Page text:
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O’Quinn chosen new police chief

WESSON – Aldermen selected the town’s new police chief Tuesdaynight in a lengthy board meeting, ending a very public search toreplace retired chief Steve Carlisle.

Capt. Chad O’Quinn was promoted to chief over his contender,officer Daniel Hutchinson, after aldermen spent well more than onehour in executive session interviewing both candidates and arrivingat the decision.

Alderwoman Lura Greer said the interview process was thoroughand fair, as each candidate spent an equal amount of timeundergoing the same interview from town leaders.

“We asked each the same questions, and we just decided that Chadshould be the one,” she said. “He’s a hometown boy – he grew uphere – and we felt he was the best man for the job.”

Mayor Alton Shaw said both O’Quinn and Hutchinson were strongcandidates for the job.

“Everybody has pluses and minuses – we just weighed all ofeach,” he said. “Both have excellent ideas for things to be done inthe town, ways to move forward. After several factors werediscussed, it was decided that officer O’Quinn be promoted to chiefof police.”

Shaw said Wesson has high expectations for O’Quinn, adding thenew chief has “very big shoes to fill.” Town leaders will expectO’Quinn to improve relationships between the department and schoolsand businesses, as well as to develop the department toward thefuture.

“As I’ve said before, this is probably the most importantposition in the Town of Wesson,” Shaw said. “The chief dealsdirectly with the people’s safety and well being. O’Quinn is nowthe person who will oversee all of that.”

O’Quinn, who began his stint as chief Wednesday at 8 a.m., saidhe would begin his new duties with an officers’ briefing toestablish his expectations for the department.

“There’s just going to be some minor adjustments,” he said.”We’re going to make sure we have uniformity in our appearance andact in a professional manner in any situation.”

O’Quinn said his main priority as chief will be increasedpatrolling, especially an increased presence at local schools.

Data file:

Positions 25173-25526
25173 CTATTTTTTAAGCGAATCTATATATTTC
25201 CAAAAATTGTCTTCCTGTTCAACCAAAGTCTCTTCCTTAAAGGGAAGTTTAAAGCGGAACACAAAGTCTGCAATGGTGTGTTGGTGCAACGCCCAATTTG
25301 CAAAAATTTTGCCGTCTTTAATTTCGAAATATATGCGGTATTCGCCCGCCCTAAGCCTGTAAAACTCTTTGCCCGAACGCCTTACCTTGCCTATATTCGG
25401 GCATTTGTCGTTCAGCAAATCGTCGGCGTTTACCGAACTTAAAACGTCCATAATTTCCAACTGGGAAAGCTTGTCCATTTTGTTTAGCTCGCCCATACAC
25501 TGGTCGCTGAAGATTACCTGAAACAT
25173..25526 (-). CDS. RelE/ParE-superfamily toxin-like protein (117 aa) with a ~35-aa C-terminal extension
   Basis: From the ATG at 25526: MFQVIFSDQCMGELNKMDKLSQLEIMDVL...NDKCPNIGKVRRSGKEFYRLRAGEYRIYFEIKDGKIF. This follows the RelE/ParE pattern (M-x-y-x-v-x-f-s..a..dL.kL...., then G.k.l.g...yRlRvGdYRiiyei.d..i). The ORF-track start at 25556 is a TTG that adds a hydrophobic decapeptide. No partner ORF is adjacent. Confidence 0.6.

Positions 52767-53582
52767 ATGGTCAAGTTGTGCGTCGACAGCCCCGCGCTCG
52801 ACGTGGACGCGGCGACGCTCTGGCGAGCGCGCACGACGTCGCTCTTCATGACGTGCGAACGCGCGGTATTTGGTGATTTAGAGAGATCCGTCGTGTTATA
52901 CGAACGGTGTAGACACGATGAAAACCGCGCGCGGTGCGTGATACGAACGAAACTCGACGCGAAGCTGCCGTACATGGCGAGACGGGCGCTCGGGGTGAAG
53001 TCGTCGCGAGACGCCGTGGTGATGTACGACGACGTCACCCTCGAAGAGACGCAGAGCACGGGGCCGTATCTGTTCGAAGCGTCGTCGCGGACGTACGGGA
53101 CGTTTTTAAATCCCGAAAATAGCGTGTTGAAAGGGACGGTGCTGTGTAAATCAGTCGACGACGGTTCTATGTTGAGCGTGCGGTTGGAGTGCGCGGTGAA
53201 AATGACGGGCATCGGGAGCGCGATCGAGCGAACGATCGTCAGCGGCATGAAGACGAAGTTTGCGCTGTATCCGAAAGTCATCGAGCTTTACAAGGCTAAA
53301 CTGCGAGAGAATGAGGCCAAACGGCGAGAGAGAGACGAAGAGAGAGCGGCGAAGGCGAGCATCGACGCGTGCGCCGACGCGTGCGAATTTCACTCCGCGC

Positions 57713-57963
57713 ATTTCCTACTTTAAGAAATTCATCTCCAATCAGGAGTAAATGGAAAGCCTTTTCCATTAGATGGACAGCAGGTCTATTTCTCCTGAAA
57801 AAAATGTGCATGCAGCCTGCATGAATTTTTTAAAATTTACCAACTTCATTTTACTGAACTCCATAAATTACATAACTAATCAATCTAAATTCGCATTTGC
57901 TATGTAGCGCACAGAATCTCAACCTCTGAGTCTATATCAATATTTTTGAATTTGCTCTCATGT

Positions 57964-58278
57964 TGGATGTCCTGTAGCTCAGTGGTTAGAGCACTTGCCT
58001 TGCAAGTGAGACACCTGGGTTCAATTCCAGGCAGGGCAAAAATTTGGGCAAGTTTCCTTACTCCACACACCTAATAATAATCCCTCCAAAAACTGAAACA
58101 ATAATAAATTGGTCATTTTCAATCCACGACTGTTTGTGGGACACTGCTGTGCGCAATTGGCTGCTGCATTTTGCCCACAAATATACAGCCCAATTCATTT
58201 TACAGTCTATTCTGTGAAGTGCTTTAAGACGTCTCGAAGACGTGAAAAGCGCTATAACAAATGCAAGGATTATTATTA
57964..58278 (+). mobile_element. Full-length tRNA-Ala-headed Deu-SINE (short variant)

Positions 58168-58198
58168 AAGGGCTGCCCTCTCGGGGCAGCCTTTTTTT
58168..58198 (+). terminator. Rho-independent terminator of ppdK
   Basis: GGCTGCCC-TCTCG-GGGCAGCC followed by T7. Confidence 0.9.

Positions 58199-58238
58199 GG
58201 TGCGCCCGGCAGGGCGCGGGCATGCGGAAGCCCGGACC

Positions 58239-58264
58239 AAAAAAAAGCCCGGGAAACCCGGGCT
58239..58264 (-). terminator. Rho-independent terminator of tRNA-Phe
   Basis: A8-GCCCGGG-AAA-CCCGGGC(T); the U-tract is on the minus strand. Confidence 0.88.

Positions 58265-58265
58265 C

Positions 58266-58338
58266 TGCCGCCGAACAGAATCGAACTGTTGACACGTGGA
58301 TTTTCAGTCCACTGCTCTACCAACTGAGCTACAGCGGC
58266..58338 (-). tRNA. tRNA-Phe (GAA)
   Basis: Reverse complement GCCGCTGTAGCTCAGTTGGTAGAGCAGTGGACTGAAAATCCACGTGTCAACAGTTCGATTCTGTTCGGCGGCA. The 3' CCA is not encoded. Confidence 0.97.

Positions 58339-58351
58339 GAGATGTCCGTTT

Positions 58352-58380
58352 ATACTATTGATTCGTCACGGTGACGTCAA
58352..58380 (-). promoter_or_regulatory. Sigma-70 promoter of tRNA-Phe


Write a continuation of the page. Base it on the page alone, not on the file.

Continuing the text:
“I haven’t been advised that fuel prices will be an issue,” hesaid. “We will keep up a heavy patrol – it can be a deterrent tocrime. We have a quiet community in Wesson, but crime is subject tohit anywhere, any time. We’ve got the tools in place to meet thoseneeds as they arise.”

O’Quinn made his first adjustment immediately after the meetingadjourned in a one-on-one conversation with former Wessoninvestigator Jim Hampton. Hampton had waged a six-month effort ofletter-writing while urging town leaders to apply great scrutiny inselecting the chief of police.

A dispute between O’Quinn and Hampton developed after Hamptonsuggested that tax money collected from the town’s recentannexation be used to upgrade the police department. However, thedispute appeared to be subsiding after Tuesday’s decision.

“I told Jim that this would be a new administration – he is morethan welcome to come by and discuss any ideas he has for thedepartment,” O’Quinn said of his brief meeting with Hampton. “Hetold me he just loved law enforcement and wanted what’s best forthe town, and so do I.”

Hampton said he appreciates O’Quinn’s efforts to mend fencesbetween the two men, saying O’Quinn’s talk with him was verymagnanimous.

“He knows my efforts were in the best interest of thedepartment, and that I had separated any personal fronts from theneed for professional recommendations to be made to the town,”Hampton said. “I will certainly do what I can to support hisefforts to improve the town.”